What to Look for in a Homeschool Co-op
This week we will look at “social” and “enrichment” co-ops.
I will expound on each type of co-op experience. Next week, we’ll wrap up this series by taking an in-depth look at “replacement” and “drop off” co-ops.
There are many reasons for joining a homeschool co-op.
- Help our children find and spend time with friends.
- Allow our students to experience concrete deadlines, assignments, and academic expectations.
- Let other adults evaluate our students’ work.
- Give us, as parents, the chance to have a more experienced or more qualified adult teach our children difficult subjects.
- Allow other adults to invest in our children’s lives and encourage their God-given strengths.
- Give our children a taste of a more structured classroom environment.
Co-ops may be highly organized or loosely structured. However, for the purposes of this article, they will be divided into four basic types:
4. Drop off
For most of our thirteen years of Homeschooling we have been involved in various co-ops. As my children have gotten older, what we desire in a co-op has evolved and changed. We have enjoyed all kinds of co-ops and still have friends we have met in each.
A decade ago, as a mother of two early elementary students, we attended social co-ops. They are, just as the name implies, groups focusing on socialization and having fun. Most of these co-ops allow for a “drop in” policy and offer little in the way of structure. Meetings may be weekly, but more often are scheduled less frequently. Cost is minimal. If there is a cost, you might be just asked to donate to a “thank you” fund for the local church brave enough to let a multitude of varying age school children invade their gymnasium once or twice a month.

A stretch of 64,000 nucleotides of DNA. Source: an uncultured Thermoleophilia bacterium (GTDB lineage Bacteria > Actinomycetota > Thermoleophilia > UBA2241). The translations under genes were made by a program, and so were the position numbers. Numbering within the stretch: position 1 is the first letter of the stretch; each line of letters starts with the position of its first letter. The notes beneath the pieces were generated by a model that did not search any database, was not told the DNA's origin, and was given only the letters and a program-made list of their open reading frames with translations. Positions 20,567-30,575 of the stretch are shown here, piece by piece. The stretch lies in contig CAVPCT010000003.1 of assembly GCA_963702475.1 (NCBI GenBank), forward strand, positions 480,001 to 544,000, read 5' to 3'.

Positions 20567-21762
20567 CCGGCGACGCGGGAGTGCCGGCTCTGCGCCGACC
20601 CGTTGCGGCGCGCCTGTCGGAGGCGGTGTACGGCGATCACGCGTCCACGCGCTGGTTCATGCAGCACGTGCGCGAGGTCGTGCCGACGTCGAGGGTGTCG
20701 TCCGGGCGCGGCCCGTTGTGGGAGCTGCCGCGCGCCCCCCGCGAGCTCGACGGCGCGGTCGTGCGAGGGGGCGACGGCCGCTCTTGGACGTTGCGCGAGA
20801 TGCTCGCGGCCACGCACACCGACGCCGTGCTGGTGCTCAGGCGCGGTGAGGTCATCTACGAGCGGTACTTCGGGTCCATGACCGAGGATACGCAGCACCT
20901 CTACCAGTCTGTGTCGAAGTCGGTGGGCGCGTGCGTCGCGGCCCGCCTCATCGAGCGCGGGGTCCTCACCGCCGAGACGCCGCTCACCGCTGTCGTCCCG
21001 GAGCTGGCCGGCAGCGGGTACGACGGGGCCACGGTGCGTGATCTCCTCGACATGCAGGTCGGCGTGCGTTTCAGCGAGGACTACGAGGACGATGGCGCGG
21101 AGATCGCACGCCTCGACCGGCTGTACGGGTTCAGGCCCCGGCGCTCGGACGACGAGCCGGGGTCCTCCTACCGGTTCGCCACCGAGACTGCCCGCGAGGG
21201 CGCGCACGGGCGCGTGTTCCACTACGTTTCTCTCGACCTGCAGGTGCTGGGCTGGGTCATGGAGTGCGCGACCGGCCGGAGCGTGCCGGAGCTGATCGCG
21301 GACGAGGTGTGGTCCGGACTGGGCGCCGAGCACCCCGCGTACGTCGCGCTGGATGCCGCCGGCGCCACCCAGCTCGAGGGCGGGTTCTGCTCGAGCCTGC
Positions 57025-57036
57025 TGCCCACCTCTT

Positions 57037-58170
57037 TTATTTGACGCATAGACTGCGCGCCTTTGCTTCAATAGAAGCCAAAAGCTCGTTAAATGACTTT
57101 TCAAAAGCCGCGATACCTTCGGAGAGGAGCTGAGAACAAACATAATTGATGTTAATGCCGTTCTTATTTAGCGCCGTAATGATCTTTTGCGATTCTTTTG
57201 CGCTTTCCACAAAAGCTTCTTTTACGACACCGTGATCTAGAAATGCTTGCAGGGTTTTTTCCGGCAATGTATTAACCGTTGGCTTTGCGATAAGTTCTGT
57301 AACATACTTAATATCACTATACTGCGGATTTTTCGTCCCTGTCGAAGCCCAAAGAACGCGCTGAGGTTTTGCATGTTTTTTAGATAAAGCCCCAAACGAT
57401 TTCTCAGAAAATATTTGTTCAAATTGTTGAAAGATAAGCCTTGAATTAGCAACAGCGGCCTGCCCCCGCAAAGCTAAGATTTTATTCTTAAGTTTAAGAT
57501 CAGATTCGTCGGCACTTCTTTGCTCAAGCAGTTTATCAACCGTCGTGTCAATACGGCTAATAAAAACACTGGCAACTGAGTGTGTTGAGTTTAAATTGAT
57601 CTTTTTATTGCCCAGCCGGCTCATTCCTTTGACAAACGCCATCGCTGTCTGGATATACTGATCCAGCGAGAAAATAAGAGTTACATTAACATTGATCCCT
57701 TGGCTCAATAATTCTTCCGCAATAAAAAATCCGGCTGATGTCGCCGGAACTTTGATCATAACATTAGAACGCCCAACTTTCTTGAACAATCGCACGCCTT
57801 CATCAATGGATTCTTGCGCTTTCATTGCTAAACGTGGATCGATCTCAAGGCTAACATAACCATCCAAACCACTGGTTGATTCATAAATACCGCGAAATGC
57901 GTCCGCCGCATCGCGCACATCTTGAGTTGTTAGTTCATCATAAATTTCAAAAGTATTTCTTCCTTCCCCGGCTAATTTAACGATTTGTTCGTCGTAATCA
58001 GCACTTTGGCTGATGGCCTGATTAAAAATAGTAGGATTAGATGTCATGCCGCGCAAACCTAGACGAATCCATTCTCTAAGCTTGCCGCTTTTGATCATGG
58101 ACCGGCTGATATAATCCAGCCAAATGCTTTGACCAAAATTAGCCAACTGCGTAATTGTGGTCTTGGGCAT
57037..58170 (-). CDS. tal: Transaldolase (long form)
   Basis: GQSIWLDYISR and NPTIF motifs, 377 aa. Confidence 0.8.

I was once involved in a group called “Relaxed Homeschoolers”. They met once a month at a local church with a gymnasium and, basically, the moms drank coffee and chatted while the youngsters blew off excess energy in the gym for a couple of hours. This was particularly nice for winter months, when active play was harder to attain. For families already heavily involved in extra-curricular activities with older students, the social co-op gives younger siblings a special day when they can meet with friends and just have fun.
The second type of co-op covers a wider-range than the first. Enrichment co-ops meet on a regular schedule and offer classes to augment or supplement your homeschool schedule. Classes may be offered on small engine repair, cooking, sewing, painting, or photography. Typically parents are the instructors, although, it is not uncommon for community groups to be invited to teach a single class. As a group, you may learn life saving skills from the American Red Cross, visit the local fire station, or take ice skating lessons for six weeks.
Topics to be studied are determined by all of the parents involved in the co-op. Schedules are designed in “blocks” of time, allowing several weeks for each topic. Parental involvement is mandatory and each parent is given one topic to teach or may serve as a “class helper”. Other than planning for the weeks in which you are teaching, your involvement will be fairly limited in scope. Students are typically grouped together in a wide range of ages so that older students can mentor younger ones. If the topic or situation merits, girls and boys may be taught separately. Costs are generally in the low to medium range, depending on which activities the group decides to explore. However, if you choose not to attend certain segments because of added cost, this is generally considered acceptable. If you have a large age-range of students and want your students to stay together in the same classroom, the enrichment co-op is a good choice for you.
Hang in there with me and next week we’ll conclude this series with an in-depth look at the last two types of co-ops: replacement and drop off.
Remember, do all to the Glory of God,